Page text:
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Picture of child with mother after reunification

Most children in orphanages still have one or two living parents. Poverty is the primary reason that children are placed in orphanages. Children are placed in orphanages because families lack access to basic services like education, medical care, food and shelter; for their safety during emergency situations like natural disasters or regional violence; because divorce, abandonment or death of one parent causes the remaining parent to struggle to provide for the family; and due to abandonment, abuse, and neglect often because of alcohol or drug addiction.

Parents and community members may believe an orphanage is beneficial to a child because it meets some of his or her basic needs. Unfortunately, orphanages are not healthy places for children to grow and develop.

Graphic - Development IssuesDevelopment Issues

Children living in orphanages are at greater risk for long-term negative impact on their social, emotional, and cognitive development and often have pervasive growth problems, including stunting, and impairments in fine and gross motor skills and coordination.

Graphic - Risk of abuseRisk of abuse and exploitation

Research has shown that children are more likely to be abused and exploited in orphanages.

Graphic - Lack of loveLack of love, support and nurture

Being separated from their parents causes children to be traumatized and damages their identity and self-esteem. Children often do not receive the consistent attention and nurture they need to develop due to the lack of responsive caregivers.

Graphic - Unprepared for LifeUnprepared for life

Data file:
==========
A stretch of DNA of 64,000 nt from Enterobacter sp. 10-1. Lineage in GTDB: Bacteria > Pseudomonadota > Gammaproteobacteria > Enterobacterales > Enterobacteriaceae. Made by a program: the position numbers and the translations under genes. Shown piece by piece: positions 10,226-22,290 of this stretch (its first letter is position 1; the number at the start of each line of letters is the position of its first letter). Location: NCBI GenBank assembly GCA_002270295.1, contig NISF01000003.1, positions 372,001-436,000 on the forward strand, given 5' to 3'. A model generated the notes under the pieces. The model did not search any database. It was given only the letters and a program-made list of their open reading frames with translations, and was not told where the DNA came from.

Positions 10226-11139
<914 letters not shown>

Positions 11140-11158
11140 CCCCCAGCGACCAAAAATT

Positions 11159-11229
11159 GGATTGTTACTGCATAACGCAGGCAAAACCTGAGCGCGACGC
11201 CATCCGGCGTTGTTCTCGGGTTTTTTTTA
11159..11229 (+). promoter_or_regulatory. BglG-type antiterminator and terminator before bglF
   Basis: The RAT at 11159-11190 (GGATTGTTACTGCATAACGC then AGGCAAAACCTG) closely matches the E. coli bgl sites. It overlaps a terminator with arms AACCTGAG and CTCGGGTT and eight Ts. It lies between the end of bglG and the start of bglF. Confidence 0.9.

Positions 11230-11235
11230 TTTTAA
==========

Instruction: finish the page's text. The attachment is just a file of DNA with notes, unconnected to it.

Orphanage-raised children are frequently unprepared for independent life, which often results in unemployment, homelessness, conflict with the law, sexual exploitation, poor relationships, and poor parenting of their own children.

Our Response: Reunification

We believe it doesn’t have to be this way. Evidence demonstrates that children thrive best in a family where they can receive consistence and responsive care to their needs.

child-parent2

For many children in orphanages, reunification with their family is a very real possibility. Reunification is a process made up of many different steps, however, and not a one-time event. Initial evaluation, preparation of the child and the family, facilitating access to appropriate services and support, and ongoing monitoring are important steps of the process.

When it isn’t possible or the best option for a child to be reunited with his or her biological parents, however, a continuum of family-based care option is used. This facilitates the possibility of identifying the best care option to meet each child’s unique needs.

Graphic showing the child reunification process

When a child is given the best option that fits his or her circumstances, he or she will have the best possibility of receiving the love and nurture they need to develop into well-adjusted adults.

Picture of children with parent after reunification process

How you can get involved

Mother with her two children after reunification process

Help us to reunite children with families by sponsoring a child into a family.

Picture of father with child after reunification

Read the stories of children we’ve helped return to families.